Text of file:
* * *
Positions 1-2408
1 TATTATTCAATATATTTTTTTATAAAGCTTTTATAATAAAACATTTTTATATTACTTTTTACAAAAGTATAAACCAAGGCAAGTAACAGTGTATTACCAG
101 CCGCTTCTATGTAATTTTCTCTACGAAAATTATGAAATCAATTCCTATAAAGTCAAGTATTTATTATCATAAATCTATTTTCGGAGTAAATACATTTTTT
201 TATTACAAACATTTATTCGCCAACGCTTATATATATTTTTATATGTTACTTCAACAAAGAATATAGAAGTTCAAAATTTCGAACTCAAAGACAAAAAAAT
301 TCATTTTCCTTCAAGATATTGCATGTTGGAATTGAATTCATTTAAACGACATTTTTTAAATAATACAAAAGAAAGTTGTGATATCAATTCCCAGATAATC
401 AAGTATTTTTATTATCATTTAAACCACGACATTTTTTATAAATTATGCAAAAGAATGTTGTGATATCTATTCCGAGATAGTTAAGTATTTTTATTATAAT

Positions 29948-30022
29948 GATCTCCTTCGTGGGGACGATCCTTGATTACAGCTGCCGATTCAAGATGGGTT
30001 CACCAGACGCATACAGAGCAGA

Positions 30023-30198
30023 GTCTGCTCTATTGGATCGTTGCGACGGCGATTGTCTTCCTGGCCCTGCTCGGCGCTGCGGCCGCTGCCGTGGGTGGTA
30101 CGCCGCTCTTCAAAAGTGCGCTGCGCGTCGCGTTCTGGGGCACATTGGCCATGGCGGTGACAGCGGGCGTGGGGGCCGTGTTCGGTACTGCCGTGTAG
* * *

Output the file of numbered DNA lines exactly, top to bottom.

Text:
Positions 1-2408
1 TATTATTCAATATATTTTTTTATAAAGCTTTTATAATAAAACATTTTTATATTACTTTTTACAAAAGTATAAACCAAGGCAAGTAACAGTGTATTACCAG
101 CCGCTTCTATGTAATTTTCTCTACGAAAATTATGAAATCAATTCCTATAAAGTCAAGTATTTATTATCATAAATCTATTTTCGGAGTAAATACATTTTTT
201 TATTACAAACATTTATTCGCCAACGCTTATATATATTTTTATATGTTACTTCAACAAAGAATATAGAAGTTCAAAATTTCGAACTCAAAGACAAAAAAAT
301 TCATTTTCCTTCAAGATATTGCATGTTGGAATTGAATTCATTTAAACGACATTTTTTAAATAATACAAAAGAAAGTTGTGATATCAATTCCCAGATAATC
401 AAGTATTTTTATTATCATTTAAACCACGACATTTTTTATAAATTATGCAAAAGAATGTTGTGATATCTATTCCGAGATAGTTAAGTATTTTTATTATAAT

Positions 29948-30022
29948 GATCTCCTTCGTGGGGACGATCCTTGATTACAGCTGCCGATTCAAGATGGGTT
30001 CACCAGACGCATACAGAGCAGA

Positions 30023-30198
30023 GTCTGCTCTATTGGATCGTTGCGACGGCGATTGTCTTCCTGGCCCTGCTCGGCGCTGCGGCCGCTGCCGTGGGTGGTA
30101 CGCCGCTCTTCAAAAGTGCGCTGCGCGTCGCGTTCTGGGGCACATTGGCCATGGCGGTGACAGCGGGCGTGGGGGCCGTGTTCGGTACTGCCGTGTAG